Gina Ramirez, Certified Health Coach

Meditation 101: A Beginner’s Guide

Yoga & Meditation

Meditation is a mysterious practice that has been in existence for centuries but has gained popularity in our Western culture over the last few years. Should you be picking up the practice? What’s all the buzz about? 

As an experienced meditation facilitator and a person with a faithful practice, I can tell you it has profound effects on the mind, body, behavior connection. 

Meditation found me through yoga but I’ve always been more on the contemplative side. With Wim Hoff, Power Breath Yoga, Transcendental Meditation, and the plethora of options, you literally have your pick!   

It can be confusing to sort through the varieties out there. As a facilitator, what I hear most is, “It didn’t work for me. I’ve got a racing mind. I can’t be completely quiet.” While it may seem challenging at first, we have to remember that the job of the mind is to think.  

Meditation isn’t asking the mind to do something out of its nature. In my meditation class, I’m going to ask you to make your mind like a screen door.  

Allow thoughts and emotions to come and go with no judgement. The trouble comes when we hold onto a thought that leads down the rabbit hole to another thought and off we go.  

Before you know it, you’ll be thinking about what’s for dinner. I ask my students to acknowledge the thoughts and emotions that are present then allow them to pass.   

Focus on the breath.  

The breath is your life source. It is what gives you energy, strength, and makes you uniquely you. It nourishes every single cell in your body with life-giving oxygen. The more we acknowledge and recognize the breath for all it gives, the easier it becomes to focus on it and continually bring our attention back to it. 

Your beginner practice may start with three deep breaths. Three deep breaths actually changes your biology. It will bring your blood pressure down and lower your heart rate.  It will also bring your emotional temperature down and engage the rest and digest parasympathetic nervous system.  This is a place where we can remain present and calm. 

Step one: Get into a comfortable sitting position. Take a deep breath by engaging your diaphragm. Put your hands on your belly and take deep expansive breaths through the nose. Feel your belly extend. Then hold for a beat, and exhale everything out of your lungs through your mouth. Do this cycle 3 times, making the exhalation longer than the inhalation. The goal is to engage the parasympathetic nervous system.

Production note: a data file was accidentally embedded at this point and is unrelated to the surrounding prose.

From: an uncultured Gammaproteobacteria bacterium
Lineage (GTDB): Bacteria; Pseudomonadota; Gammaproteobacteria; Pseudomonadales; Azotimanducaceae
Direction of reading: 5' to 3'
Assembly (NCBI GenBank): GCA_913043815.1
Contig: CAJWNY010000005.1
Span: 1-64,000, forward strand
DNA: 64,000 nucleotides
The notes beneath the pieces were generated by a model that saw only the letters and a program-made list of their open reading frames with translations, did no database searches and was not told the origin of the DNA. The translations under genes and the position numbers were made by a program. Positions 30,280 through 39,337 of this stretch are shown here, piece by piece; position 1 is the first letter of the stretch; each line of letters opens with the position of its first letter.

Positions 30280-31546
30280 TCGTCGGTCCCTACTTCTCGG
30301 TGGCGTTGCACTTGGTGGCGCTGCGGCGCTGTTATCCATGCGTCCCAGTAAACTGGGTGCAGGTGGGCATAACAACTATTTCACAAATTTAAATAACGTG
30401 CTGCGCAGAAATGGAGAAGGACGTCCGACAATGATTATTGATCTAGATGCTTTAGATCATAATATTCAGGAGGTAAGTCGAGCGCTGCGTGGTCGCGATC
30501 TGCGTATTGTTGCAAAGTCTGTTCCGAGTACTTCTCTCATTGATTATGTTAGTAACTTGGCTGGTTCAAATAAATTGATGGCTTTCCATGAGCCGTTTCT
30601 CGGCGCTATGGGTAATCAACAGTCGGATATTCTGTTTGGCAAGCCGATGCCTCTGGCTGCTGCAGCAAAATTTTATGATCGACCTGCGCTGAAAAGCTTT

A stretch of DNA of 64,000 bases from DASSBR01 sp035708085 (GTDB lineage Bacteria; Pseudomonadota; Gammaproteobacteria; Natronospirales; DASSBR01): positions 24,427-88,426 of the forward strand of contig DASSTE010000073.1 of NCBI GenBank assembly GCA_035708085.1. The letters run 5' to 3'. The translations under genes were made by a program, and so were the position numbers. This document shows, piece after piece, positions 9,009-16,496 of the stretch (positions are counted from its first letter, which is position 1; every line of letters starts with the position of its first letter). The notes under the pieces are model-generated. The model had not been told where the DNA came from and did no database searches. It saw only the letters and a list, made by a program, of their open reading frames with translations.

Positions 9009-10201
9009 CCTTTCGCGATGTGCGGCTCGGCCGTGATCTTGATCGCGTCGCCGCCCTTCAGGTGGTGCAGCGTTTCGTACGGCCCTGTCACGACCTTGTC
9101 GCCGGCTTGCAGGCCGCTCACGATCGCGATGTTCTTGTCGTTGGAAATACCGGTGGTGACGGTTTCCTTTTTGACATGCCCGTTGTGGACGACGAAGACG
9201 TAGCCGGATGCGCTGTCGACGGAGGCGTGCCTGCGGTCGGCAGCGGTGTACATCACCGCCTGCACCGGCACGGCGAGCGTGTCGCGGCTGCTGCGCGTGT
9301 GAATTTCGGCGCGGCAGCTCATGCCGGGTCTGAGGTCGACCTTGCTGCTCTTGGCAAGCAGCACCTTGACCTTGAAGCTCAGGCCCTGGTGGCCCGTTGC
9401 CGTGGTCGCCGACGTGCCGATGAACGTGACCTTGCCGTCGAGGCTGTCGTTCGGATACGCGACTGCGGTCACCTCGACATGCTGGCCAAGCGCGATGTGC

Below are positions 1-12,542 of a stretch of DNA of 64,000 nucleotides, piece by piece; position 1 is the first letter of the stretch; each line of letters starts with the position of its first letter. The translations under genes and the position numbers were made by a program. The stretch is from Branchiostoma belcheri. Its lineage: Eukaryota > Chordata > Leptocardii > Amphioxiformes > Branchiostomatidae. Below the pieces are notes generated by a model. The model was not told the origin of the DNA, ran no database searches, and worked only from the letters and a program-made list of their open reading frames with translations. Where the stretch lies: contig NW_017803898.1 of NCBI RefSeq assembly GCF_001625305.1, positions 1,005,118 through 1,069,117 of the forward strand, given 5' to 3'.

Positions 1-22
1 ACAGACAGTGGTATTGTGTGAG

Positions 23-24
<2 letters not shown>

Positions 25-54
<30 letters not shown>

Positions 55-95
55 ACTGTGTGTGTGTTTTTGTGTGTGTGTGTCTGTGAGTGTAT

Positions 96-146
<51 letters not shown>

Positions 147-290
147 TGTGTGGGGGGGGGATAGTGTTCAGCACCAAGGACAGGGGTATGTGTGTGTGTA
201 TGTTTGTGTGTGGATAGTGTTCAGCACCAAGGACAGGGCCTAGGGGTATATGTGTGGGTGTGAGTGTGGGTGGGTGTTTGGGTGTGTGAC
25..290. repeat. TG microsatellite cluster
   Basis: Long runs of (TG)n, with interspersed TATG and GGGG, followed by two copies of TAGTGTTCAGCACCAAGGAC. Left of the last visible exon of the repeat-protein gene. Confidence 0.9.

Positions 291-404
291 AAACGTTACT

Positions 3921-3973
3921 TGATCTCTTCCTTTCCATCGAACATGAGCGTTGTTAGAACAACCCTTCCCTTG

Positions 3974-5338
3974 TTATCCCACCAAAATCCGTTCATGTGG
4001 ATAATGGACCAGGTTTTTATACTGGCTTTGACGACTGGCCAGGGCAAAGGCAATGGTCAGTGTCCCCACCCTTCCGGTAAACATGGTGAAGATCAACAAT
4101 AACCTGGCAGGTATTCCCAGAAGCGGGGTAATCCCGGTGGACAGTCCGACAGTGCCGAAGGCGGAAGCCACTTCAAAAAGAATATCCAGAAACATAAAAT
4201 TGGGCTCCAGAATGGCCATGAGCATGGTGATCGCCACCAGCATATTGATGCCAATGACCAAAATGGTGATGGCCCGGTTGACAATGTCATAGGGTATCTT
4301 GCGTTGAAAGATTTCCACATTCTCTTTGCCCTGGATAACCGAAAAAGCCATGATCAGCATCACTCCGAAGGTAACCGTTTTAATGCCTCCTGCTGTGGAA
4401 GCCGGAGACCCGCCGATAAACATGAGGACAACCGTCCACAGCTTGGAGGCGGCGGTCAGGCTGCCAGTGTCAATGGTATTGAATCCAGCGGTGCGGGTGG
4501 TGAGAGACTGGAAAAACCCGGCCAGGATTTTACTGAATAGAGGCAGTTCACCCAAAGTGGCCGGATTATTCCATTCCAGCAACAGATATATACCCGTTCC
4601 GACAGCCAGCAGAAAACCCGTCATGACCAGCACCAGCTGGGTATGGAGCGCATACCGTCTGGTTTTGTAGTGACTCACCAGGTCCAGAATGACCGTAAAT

Step two: Repeat step one but this time inhale and exhale with the mouth closed. These are slow and steady breaths, making sure the exhalation is longer than the inhalation. Notice what you feel and where you feel it. This short breathing exercise could be all you do for your daily practice. 

Step three: Add an intention. Give your mind a word or phrase to focus your energy toward. Now with every breath in your mind’s eye see that phrase. Your meditation practice has just grown from breathing into the intention. 

Everything is connected.  

Mind-body-behavior is a system that is intertwined. Our thoughts inform our body systems which inform our behavior. For example, if I get cut off while driving on the freeway. I may slam on my breaks. I may think to myself, “what a jerk!”  My heart rate will increase, and my palms will get sweaty. I may say some choice words (depending on who is in the car). The process takes seconds to occur, but it’s a complete mind-body-behavior experience.   

Now insert your breathing practice in the same scenario. That car may still cut you off, you may even have the same thoughts, but if you automatically start the meditative breathing, your body won’t react in the same way. Your thoughts may soften, and the emotional response won’t last as long. This is how a meditation practice connects with your everyday life to bring more calm, more presence, and better health. 

In times of stress we need more oxygen to the brain to make better decisions, we need more focus, we need less engagement of the sympathetic nervous system (flight or fight). A consistent meditation practice can help you get there.  

With this ever-present pandemic, we need all the calm and inner peace we can get!  While it doesn’t happen overnight, over time, it will make a positive impact on your life.

Keep breathing, stay present, and focus on the positive. 

Gina Ramirez
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